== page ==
Emulating Smalltalk's Conditionals in Ruby

If you follow my blog, you know that I enjoy emulating language features from other languages (like Python) in pure-Ruby. On the flight back from London, I read through Smalltalk Best Practice Patterns, and was reminded that Smalltalk doesn't have built-in conditionals.

Instead, they use method calls (aka message sends) to do the heavy lifting:

anObject isNil
  ifTrue:  [ Transcript show: 'true'. ]
  ifFalse: [ Transcript show: 'false'. ].

In contrast, the typical way to do that in Ruby is:

if an_object.nil?
  puts "true"
else
  puts "false"
end

However, the Smalltalk approach is fully compatible with Ruby's pure-OO approach (which is, in fact, inherited from Smalltalk in the first place). So why not be able to do:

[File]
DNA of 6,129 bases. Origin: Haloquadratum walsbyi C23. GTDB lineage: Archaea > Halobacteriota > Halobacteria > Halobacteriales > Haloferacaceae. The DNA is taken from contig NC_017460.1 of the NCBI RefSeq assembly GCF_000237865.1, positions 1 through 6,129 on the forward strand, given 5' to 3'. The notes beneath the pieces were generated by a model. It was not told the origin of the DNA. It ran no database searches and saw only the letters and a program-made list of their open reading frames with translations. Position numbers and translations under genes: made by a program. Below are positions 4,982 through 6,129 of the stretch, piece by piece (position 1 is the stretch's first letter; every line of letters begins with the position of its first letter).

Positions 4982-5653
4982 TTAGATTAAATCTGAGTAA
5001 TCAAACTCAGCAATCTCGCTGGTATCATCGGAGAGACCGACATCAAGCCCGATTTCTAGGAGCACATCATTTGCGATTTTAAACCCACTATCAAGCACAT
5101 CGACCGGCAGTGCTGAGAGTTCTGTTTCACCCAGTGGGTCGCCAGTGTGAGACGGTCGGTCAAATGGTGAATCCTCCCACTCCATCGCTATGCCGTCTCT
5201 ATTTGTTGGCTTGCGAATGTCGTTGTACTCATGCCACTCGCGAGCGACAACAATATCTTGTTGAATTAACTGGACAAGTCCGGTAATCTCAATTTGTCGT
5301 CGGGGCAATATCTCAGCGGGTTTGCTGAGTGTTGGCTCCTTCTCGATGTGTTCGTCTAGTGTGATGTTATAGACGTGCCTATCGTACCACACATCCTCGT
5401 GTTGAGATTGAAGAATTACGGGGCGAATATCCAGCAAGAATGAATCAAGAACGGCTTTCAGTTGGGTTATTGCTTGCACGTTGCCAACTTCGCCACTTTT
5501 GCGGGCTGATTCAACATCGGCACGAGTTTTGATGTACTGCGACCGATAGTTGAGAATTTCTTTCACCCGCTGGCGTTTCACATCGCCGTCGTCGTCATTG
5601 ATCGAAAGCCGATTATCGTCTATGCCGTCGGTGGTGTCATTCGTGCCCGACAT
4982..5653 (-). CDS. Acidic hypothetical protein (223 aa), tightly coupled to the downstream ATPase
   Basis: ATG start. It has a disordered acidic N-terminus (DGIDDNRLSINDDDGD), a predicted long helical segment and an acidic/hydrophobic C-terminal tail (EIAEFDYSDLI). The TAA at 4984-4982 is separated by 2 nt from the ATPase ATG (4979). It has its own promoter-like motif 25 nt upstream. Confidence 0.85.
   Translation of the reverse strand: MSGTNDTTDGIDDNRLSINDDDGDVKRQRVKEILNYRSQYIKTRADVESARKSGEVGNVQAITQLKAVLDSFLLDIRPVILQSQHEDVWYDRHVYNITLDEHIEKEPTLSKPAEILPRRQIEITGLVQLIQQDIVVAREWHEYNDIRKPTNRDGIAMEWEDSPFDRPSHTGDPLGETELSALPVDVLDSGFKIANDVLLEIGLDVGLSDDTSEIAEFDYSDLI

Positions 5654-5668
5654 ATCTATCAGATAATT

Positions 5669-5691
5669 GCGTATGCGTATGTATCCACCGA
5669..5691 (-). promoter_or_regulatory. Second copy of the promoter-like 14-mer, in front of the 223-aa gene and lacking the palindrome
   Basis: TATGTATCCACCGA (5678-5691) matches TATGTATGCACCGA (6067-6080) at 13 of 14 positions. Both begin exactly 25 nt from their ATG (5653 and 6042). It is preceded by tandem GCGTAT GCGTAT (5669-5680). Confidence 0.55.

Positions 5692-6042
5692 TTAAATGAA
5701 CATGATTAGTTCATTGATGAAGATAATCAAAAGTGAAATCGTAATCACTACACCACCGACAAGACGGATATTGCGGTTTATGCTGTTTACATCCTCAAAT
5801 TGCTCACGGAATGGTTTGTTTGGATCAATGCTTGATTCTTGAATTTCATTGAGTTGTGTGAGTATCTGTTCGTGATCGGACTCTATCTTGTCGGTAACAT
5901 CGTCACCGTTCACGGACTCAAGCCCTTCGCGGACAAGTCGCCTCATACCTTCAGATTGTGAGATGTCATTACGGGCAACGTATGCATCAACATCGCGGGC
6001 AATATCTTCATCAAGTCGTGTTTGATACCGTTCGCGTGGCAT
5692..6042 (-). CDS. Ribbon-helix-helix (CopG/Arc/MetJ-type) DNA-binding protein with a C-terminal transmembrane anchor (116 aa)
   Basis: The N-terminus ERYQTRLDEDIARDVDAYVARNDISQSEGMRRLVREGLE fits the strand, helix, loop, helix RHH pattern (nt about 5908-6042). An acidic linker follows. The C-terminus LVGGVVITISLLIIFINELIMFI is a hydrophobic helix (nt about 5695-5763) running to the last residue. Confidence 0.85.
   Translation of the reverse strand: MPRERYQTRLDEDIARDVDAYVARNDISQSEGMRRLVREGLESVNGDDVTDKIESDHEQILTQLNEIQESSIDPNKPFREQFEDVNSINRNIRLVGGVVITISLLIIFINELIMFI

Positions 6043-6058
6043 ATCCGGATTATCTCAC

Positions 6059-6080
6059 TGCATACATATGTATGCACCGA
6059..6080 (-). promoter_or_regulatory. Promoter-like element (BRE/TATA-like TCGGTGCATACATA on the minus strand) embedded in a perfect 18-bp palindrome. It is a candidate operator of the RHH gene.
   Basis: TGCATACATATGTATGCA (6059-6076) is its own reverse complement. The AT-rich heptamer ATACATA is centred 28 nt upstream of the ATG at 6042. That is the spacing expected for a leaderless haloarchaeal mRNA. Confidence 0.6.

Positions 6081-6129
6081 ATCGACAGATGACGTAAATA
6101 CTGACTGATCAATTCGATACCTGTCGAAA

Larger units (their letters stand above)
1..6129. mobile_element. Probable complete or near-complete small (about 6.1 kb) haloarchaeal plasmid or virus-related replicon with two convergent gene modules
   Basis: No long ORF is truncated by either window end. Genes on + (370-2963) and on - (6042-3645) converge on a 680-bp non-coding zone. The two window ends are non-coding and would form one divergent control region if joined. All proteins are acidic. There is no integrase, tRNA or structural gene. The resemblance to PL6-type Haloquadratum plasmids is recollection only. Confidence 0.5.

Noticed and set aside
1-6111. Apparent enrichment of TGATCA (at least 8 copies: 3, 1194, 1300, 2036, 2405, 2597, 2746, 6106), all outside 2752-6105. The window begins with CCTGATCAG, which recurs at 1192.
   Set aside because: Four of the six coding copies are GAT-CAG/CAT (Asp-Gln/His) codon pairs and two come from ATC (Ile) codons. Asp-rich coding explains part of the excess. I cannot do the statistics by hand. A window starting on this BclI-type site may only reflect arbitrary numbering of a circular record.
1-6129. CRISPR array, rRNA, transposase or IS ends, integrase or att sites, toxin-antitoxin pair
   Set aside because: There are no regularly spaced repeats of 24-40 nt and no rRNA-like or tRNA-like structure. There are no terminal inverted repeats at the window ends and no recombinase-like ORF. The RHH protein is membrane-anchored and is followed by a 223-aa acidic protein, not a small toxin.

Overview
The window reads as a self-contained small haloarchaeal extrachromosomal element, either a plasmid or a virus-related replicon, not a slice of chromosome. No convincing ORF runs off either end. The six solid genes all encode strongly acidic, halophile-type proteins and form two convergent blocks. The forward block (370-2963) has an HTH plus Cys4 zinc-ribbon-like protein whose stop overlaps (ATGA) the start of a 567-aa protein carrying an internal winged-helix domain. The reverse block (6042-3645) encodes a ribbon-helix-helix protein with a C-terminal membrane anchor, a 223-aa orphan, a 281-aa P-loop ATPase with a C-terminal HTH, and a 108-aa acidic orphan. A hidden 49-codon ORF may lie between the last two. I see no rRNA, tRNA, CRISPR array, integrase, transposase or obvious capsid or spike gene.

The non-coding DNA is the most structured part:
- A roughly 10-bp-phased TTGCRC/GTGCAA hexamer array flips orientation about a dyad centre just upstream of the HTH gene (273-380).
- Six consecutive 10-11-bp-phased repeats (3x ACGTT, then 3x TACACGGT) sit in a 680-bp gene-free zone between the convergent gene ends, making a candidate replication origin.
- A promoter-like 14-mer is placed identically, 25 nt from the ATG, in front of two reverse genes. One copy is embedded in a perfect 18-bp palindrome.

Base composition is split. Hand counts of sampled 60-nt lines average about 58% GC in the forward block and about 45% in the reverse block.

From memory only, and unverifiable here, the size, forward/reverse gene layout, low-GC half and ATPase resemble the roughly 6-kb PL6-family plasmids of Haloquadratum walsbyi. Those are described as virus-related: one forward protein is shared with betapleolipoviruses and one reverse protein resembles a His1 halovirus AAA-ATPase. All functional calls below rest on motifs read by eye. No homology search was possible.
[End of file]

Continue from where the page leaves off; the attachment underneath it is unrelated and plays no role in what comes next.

(an_object.nil?).
  if_true  { puts "true" }.
  if_false { puts "false" }

In Ruby, unlike Smalltalk, message sends use a ".", so we need to use periods between the message sends to link them together. With that exception, the semantics of the two languages are roughly identical. And, as usual, the implementation in Ruby is pretty straight-forward:

class Object
  def if_true
    yield
    self
  end
  
  def if_false
    self
  end
end

class NilClass
  def if_true
    self
  end
  
  def if_false
    yield
    self
  end
end

class FalseClass
  def if_true
    self
  end
  
  def if_false
    yield
    self
  end
end

In Ruby, false and nil are "falsy", while all other values are "truthy". Since everything in Ruby inherits from Object, we can simply define if_true and if_false on Object, FalseClass, and NilClass. If the block should be called (if_true on truthy values, or if_false on falsy values), we yield. In all cases, we return "self" so that we can chain if_true to if_false. And that's it.

Of course, this means extending core classes, which some people are shy about doing, but it does mirror the semantics of Smalltalk.

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